The Pulse of Oakland

Stories on the intersection of health, wealth and race in Oakland neighborhoods.

I. The Health Gap: Is inequality making us sick?

In urban areas across the country, many people are getting sick and dying earlier than they should.

These causes can be avoided, but right now not everyone has an equal opportunity to be healthy.

Take Oakland for example. In this city, just shy of 400,000 residents, people in low-income areas like East and West Oakland are dying more than a decade earlier than people a few miles away in wealthier neighborhoods. Wealth—and, it turns out, good health—are concentrated in certain parts of the city.

Can inequality somehow make us sick? Watch the video below to visit East and West Oakland and learn more.

An African-American born in West Oakland can expect to die almost
15 years earlier
than a White person born in the Oakland Hills.
Alameda County Public Health Department report

If health was distributed evenly, life expectancy maps “would look like confetti,” says Bina Patel Shrimali, a health equity expert at the Alameda County Public Health Department, with colors sprinkled everywhere. Instead, she says, poor health and short lives are clustered in certain neighborhoods like East and West Oakland. You can see this in red on the maps below.

This is not simply a health issue, points out Sikander Iqbal, director at a community development group in East Oakland called Youth Uprising. It is also a social justice issue, he says, because people living in these areas are, for the most part, not white. West Oakland is predominantly African-American, and East Oakland is majority Hispanic.

And this is not an accident. Historical patterns of segregation pushed minorities into disadvantaged neighborhoods, and cycles of poverty and various policies have left these low-income communities of color ignored—and unhealthy.

Look at the maps of Oakland below. By clicking on the different census tracts, you can see that the neighborhoods in red have higher death rates and lower life expectancies. The same areas have high rates of poverty, shown on the second map, and are minority communities, as you can see on the third map. Here’s where health, wealth and race intersect.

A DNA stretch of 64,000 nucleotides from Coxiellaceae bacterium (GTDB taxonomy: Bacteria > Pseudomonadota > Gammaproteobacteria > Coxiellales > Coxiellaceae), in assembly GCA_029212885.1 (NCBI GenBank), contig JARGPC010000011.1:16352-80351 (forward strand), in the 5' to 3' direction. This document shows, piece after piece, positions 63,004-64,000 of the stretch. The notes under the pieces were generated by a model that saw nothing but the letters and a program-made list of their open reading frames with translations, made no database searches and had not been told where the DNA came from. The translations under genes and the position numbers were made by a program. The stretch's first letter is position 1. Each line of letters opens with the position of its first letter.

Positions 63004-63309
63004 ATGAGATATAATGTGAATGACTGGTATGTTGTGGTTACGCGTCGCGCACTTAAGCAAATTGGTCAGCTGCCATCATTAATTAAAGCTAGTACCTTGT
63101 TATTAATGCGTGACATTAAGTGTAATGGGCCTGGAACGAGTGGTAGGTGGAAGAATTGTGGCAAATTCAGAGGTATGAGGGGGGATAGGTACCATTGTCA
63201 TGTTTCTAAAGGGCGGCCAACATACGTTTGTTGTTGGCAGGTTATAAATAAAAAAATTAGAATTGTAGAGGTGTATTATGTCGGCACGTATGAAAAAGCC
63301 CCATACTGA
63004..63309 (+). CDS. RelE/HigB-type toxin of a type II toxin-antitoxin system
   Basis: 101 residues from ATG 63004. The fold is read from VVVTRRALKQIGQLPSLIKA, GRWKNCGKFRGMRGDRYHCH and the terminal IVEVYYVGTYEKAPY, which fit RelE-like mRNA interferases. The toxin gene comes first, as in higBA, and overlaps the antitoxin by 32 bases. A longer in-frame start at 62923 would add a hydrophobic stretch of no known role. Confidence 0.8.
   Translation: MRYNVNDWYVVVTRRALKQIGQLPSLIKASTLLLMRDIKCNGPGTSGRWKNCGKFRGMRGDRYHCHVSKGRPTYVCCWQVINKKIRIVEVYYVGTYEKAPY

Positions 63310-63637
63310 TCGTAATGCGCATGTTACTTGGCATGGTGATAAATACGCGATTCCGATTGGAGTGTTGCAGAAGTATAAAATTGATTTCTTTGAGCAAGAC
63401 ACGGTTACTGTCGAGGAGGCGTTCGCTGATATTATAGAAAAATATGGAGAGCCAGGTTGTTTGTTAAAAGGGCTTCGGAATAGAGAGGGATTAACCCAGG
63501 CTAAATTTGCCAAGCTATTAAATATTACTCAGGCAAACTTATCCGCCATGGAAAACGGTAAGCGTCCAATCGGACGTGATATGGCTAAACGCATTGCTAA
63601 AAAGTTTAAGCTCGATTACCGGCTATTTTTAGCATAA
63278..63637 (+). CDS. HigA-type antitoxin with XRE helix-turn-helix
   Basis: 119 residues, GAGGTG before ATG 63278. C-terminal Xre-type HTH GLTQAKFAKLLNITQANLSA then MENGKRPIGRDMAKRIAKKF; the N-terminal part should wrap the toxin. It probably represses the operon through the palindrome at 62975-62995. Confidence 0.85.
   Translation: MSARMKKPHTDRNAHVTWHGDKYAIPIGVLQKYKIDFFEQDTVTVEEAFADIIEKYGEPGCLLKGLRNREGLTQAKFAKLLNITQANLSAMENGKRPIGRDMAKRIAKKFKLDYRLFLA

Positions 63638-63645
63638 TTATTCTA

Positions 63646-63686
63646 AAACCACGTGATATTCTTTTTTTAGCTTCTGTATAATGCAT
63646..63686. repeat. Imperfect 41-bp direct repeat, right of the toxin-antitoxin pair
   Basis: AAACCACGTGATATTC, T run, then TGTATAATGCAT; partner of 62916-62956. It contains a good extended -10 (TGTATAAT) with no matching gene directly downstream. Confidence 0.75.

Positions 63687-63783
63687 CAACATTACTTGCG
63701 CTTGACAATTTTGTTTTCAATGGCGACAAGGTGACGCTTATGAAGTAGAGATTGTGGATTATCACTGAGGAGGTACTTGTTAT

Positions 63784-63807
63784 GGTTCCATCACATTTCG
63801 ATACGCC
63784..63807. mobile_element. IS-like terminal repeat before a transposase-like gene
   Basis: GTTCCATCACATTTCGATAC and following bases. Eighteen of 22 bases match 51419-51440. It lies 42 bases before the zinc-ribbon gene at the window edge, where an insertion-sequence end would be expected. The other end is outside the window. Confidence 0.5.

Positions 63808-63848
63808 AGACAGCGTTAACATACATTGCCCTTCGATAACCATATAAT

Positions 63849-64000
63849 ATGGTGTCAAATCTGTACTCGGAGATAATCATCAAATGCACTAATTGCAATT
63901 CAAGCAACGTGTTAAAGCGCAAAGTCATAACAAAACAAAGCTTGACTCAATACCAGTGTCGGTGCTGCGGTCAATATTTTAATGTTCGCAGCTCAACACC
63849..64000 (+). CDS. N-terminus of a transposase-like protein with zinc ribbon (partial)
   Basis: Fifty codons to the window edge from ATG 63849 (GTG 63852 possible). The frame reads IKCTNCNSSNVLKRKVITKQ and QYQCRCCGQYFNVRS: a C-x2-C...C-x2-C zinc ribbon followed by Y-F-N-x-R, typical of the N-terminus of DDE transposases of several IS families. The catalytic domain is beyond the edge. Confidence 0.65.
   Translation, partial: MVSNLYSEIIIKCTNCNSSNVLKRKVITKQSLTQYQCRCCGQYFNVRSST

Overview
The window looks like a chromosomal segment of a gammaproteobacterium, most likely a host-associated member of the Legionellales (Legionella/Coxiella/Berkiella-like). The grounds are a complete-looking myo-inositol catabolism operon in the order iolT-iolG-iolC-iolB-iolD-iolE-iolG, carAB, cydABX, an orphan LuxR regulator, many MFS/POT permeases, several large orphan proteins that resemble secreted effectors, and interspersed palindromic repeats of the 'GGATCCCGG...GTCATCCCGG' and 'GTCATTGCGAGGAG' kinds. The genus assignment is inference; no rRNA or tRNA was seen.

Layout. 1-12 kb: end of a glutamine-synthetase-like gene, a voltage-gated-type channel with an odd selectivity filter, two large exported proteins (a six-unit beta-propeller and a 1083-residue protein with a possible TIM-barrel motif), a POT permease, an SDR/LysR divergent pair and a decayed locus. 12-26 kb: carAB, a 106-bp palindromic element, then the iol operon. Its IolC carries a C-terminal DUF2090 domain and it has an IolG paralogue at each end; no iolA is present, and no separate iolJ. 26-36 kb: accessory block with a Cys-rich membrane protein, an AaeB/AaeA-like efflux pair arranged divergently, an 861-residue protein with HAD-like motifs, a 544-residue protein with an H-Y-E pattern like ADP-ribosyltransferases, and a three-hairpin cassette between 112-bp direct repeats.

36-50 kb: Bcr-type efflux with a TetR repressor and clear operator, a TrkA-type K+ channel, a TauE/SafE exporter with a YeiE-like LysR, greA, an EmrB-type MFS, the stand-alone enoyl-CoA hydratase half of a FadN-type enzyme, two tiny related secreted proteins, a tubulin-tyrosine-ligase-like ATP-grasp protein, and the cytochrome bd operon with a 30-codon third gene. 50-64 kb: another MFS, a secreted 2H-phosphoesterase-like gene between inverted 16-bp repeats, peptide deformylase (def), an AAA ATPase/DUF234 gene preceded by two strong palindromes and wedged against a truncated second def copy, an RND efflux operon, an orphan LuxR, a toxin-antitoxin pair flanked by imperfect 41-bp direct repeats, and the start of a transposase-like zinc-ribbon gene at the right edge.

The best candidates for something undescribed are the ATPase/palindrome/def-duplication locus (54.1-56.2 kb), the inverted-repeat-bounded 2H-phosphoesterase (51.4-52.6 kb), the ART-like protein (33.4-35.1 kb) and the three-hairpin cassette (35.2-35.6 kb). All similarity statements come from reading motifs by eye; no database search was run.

See more interactive maps of data here.

Wealth—and good health—are concentrated in certain parts of the city.

“We’ve talked about racial health disparities for many years, and how income level affects health,” says Amy Smith, program manager at the Bay Area Regional Health Inequities Initiative, a cross-county organization working on environmental health issues. “Now we have to bring it to the next level, and look at the social and health problems rooted in where people live.”

So how are bad neighborhoods translating to poor health, and early death? And what is being done about it? Let’s visit East Oakland to find out.

"I wasn't supposed to be where I am now. I was set up for disaster."

Melinda Monterroso, East Oakland resident

II. Against the odds: Growing up in deep East Oakland

On the hilltop campus of Merritt College in Oakland, 18-year-old Melinda Monterroso is finally reaching her goals. As the first in her family to graduate from high school and someone who grew up on the rough streets of “deep” East Oakland, as it’s referred to by locals, it was a tough road to college.

“I got really lucky. I wasn’t supposed to be where I am now,” she says. “I was set up for disaster.”

As you drive through Castlemont, the neighborhood where Monterroso spent most of her life, the road is rough, pockmarked with potholes. The BART train doesn’t have a station out here, so people wait on benches for buses to arrive. The neighborhood Safeway moved out more than a decade ago.

Something about Castlemont is threatening to cut Monterroso’s life short.

“Where banks, grocery stores and restaurants once lined the streets, now liquor stores, check-cashing businesses and fast food establishments have taken up residence,” says a report on Castlemont from community group Youth Uprising. They built a youth center on the vacant Safeway lot in 2005, and have been working since to develop the surrounding neighborhood.

Statistics show that by living in East Oakland, Monterroso is at greater risk for health problems like diabetes, obesity, asthma and heart disease. She is more likely to be violently assaulted and less likely to find a job that pays her enough to make ends meet. She also had a lower chance of graduating high school than most other Oakland students.